I’d been thinking for a while that I could use an elevator pitch for The Day-Glo Brothers. Then, this morning, I saw this item in Charlesbridge‘s author/illustrator questionnaire:
In approximately 75 words, please provide a description of your book.
In exactly 75 words, here’s what I came up with:
“You know those fluorescent oranges and yellows and greens that you see every day on traffic cones, safety vests, highlighters, and so on? A hundred years ago, those colors didn’t even exist. The Day-Glo Brothers is the story of the guys who invented those colors while they were in their teens and 20s back during the Depression and World War II. It all started with a magic act and an accident at the ketchup factoryâ€¦”
Be honest, now: Would this make you take the stairs?
Well, I totally want to hear the rest of the story, but then I’m probably geekier than your average elevator rider, so I’m not sure my thoughts on the matter are worth all that much.
“It all started with a magic act and an accident at the ketchup factory…” I love that bit. It’s got me ready to run down there and harass you tell me what happened next :-)
I was feeling like you closed with your lede so I jumbled it around.
“It all started with a magic act and an accident at the ketchup factory. A hundred years ago those fluorescent oranges and yellows and greens that you see every day on traffic cones, safety vests, highlighters, those colors didn’t even exist. The Day-Glo Brothers is the story of the young guys who invented those colors during the Depression and World War II.”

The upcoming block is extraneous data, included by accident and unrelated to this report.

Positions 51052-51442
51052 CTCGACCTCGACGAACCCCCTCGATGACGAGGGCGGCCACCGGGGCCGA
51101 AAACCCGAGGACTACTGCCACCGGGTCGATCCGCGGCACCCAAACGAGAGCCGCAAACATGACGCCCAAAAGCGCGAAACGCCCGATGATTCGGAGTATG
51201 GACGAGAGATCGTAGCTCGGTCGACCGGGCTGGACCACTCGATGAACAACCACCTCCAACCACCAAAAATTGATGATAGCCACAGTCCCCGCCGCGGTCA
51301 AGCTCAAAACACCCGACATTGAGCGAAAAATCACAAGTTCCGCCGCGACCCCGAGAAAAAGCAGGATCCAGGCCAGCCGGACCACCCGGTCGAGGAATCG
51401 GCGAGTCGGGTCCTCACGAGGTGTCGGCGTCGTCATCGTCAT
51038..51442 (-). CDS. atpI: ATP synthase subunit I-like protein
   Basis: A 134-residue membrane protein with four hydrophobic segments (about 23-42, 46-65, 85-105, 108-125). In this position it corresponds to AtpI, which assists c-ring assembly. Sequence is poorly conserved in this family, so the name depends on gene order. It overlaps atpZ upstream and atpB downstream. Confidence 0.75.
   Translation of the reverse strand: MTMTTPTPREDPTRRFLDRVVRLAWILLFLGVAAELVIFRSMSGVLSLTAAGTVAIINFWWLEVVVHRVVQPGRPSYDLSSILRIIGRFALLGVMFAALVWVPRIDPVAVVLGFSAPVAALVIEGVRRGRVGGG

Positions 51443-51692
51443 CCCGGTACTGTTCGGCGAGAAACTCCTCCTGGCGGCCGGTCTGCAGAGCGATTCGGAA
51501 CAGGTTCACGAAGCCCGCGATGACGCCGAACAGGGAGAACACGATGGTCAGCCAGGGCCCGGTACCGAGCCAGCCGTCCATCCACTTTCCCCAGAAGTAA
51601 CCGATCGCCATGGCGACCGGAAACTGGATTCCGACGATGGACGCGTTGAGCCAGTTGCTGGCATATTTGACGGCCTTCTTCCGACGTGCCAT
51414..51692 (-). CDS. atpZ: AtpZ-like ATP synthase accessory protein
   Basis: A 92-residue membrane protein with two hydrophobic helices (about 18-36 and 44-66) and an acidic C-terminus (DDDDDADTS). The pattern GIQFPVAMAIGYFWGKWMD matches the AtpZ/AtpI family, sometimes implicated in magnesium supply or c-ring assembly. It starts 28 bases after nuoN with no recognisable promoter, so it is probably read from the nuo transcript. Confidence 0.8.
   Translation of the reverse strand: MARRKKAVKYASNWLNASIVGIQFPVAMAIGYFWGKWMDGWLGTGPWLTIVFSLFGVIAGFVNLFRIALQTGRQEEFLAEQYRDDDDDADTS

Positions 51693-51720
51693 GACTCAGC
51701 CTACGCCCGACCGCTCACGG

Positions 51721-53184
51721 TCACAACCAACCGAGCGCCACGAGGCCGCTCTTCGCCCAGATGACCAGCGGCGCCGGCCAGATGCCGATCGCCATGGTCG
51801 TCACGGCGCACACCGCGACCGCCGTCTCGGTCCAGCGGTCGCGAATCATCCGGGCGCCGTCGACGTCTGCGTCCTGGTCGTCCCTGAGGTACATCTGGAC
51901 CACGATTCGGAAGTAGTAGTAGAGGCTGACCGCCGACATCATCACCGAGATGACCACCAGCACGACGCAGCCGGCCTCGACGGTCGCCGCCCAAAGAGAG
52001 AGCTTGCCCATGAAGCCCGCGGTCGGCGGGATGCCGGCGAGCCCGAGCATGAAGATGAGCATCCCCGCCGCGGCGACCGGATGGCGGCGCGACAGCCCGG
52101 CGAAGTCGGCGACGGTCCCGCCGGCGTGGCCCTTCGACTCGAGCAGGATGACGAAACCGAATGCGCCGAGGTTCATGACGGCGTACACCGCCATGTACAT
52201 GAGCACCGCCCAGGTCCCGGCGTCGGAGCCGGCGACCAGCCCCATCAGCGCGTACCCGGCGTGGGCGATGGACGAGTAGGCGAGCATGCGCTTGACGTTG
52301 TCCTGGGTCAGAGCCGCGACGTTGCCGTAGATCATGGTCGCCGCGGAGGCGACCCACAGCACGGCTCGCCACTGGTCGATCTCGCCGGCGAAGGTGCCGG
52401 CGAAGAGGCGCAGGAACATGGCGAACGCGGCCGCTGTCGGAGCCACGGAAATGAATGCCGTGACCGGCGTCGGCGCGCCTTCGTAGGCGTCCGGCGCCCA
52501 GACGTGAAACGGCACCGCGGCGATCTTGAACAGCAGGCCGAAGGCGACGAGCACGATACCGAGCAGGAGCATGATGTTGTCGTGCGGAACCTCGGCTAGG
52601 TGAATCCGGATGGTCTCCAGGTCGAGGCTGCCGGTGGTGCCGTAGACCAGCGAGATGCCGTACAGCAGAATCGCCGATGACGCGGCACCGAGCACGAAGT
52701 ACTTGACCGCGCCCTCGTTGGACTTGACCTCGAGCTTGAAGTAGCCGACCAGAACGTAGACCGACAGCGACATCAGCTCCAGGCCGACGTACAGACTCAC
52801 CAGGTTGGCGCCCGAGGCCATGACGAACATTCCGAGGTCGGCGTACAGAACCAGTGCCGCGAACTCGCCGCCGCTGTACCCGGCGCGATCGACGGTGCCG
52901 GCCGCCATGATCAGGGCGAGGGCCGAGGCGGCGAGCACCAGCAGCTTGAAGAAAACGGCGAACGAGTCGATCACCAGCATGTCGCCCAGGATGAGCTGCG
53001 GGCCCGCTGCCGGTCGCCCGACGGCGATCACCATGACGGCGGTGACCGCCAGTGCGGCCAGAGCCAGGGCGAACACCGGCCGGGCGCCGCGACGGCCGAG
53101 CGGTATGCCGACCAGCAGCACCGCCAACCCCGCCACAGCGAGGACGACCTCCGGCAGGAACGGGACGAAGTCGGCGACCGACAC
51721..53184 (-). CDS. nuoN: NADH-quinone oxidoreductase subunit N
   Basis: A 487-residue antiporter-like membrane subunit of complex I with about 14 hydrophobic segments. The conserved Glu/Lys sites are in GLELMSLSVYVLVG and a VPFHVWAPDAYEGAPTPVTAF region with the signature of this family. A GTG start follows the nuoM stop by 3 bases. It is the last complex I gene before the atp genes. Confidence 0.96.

I’m not saying it’s better this way, I just reversed the order to see how it works. An old trick I learned in high school journalism. I do think the ‘ketchup factory’ line is a stronger opener.
Great pitch! I’d buy it. But in all fairness, I’d buy it without even hearing the pitch so I’m not really a good judge.
Good pitch! but I second third and fourth the people who plan to buy the book regardless. I can’t wait for the Day-Glo Brothers.
I agree with David on starting this off with, “It all started with a magic act and an accident at the ketchup factory.” Great sentence and so intriguing!
(It made me Google them, so you’ve got me hooked!)
Wow — thanks for not taking the stairs, everyone. I may have to try two versions of my pitch — one with ketchup and magic at the beginning, one at the end.
First an elevator pitch, and now an A/B test. Heaven help me, I’m becoming a marketer…